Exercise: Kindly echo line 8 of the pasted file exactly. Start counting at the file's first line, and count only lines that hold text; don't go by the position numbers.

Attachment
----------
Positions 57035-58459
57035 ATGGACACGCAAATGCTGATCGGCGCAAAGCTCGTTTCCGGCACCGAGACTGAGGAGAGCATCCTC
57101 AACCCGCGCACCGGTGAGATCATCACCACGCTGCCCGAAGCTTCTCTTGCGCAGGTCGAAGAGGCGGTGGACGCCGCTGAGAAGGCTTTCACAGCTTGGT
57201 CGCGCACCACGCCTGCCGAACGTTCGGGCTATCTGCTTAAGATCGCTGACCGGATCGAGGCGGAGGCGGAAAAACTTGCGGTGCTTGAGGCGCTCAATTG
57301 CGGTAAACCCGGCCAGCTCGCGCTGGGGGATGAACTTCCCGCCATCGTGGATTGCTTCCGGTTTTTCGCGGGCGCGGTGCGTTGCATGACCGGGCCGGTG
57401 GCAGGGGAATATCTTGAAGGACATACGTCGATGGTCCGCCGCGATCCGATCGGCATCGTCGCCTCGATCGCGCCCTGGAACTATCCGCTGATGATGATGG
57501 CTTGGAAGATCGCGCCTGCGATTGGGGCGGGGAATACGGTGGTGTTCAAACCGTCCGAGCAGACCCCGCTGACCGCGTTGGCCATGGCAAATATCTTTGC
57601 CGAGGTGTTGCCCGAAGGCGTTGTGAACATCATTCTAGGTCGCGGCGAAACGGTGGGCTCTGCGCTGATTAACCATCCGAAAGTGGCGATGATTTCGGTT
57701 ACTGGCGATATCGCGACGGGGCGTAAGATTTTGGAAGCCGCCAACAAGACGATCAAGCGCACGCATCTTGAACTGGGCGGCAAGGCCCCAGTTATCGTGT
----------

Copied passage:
57601 CGAGGTGTTGCCCGAAGGCGTTGTGAACATCATTCTAGGTCGCGGCGAAACGGTGGGCTCTGCGCTGATTAACCATCCGAAAGTGGCGATGATTTCGGTT